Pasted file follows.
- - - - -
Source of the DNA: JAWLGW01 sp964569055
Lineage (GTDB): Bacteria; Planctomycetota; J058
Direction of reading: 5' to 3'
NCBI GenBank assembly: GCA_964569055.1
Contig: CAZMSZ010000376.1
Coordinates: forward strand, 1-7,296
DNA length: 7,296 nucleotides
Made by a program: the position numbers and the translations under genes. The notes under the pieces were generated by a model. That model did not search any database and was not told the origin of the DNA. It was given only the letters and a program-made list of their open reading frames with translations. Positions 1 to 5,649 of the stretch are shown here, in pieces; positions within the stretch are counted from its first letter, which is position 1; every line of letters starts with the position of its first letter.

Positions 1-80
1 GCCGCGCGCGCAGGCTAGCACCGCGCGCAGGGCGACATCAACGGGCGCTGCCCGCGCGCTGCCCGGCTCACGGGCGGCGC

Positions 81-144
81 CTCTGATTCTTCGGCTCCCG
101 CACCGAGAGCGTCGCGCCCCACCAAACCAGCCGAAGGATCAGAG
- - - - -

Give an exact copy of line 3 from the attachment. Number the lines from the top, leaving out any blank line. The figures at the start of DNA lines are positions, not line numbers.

Direction of reading: 5' to 3'